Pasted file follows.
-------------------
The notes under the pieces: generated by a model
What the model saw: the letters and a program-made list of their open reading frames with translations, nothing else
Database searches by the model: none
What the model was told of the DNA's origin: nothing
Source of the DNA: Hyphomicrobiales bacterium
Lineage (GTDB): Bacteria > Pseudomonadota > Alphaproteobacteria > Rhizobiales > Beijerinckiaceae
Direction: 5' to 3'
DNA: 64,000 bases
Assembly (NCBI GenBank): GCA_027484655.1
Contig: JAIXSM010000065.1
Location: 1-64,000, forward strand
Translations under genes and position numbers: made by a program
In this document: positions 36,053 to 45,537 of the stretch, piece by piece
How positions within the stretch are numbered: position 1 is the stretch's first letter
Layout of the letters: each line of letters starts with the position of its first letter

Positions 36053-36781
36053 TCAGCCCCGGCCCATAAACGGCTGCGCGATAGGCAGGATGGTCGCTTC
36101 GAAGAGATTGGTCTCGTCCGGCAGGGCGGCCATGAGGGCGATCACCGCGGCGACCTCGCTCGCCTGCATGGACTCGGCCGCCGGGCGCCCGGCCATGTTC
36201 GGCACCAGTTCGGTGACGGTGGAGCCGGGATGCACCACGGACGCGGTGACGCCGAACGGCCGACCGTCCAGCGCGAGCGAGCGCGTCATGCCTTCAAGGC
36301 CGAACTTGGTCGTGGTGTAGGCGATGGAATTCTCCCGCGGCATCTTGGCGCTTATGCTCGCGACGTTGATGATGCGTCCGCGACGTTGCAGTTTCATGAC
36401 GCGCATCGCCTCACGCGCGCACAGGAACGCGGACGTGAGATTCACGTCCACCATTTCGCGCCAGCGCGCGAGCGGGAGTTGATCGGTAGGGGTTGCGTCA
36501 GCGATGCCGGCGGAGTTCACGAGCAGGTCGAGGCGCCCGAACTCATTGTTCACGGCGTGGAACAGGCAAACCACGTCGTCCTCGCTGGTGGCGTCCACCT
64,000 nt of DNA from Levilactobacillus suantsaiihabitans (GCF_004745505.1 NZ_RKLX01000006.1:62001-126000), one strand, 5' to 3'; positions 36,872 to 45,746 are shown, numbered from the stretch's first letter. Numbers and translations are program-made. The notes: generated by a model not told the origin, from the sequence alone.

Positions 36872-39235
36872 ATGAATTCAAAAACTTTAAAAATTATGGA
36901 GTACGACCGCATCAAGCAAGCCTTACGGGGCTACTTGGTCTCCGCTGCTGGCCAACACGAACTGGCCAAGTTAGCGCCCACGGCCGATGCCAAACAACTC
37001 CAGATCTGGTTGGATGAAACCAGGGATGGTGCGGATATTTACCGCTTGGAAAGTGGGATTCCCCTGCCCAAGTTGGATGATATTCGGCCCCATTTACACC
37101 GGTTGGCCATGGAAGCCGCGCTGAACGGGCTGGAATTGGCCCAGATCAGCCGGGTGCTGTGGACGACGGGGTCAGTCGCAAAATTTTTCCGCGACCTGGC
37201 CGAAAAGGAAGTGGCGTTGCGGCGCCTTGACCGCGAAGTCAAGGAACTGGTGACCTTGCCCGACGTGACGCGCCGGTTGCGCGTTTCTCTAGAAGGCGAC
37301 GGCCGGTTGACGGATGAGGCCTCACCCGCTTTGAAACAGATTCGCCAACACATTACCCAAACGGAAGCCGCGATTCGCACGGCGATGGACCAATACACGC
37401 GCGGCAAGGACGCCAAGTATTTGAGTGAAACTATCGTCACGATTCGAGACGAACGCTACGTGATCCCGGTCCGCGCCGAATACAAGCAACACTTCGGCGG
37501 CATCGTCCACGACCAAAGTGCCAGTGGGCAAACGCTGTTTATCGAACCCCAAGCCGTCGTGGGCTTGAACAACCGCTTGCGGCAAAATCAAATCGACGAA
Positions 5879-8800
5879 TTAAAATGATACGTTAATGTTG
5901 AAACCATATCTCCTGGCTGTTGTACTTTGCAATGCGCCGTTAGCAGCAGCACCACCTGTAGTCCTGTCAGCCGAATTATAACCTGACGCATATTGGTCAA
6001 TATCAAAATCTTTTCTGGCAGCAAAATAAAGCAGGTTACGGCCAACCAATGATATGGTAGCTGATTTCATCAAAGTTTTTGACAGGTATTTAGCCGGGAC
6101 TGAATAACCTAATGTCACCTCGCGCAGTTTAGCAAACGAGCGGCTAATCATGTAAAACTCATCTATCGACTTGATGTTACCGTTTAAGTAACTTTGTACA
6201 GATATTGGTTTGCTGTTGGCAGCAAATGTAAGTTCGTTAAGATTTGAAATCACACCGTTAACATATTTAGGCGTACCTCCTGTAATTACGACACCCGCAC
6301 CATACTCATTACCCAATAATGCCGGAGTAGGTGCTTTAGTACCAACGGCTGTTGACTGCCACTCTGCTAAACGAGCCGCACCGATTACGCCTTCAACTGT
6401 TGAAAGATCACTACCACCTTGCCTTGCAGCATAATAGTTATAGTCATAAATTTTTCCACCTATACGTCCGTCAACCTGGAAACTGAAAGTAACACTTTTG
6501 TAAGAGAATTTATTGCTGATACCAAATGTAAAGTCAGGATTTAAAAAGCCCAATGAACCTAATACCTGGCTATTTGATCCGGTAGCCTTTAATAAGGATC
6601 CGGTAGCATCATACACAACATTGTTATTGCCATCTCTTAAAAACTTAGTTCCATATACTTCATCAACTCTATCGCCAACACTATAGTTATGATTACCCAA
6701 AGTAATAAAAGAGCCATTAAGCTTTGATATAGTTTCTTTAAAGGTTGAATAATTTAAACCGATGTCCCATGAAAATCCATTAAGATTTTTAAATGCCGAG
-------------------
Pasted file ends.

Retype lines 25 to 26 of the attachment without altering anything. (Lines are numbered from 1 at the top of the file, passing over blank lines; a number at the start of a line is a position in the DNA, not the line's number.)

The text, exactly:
36872 ATGAATTCAAAAACTTTAAAAATTATGGA
36901 GTACGACCGCATCAAGCAAGCCTTACGGGGCTACTTGGTCTCCGCTGCTGGCCAACACGAACTGGCCAAGTTAGCGCCCACGGCCGATGCCAAACAACTC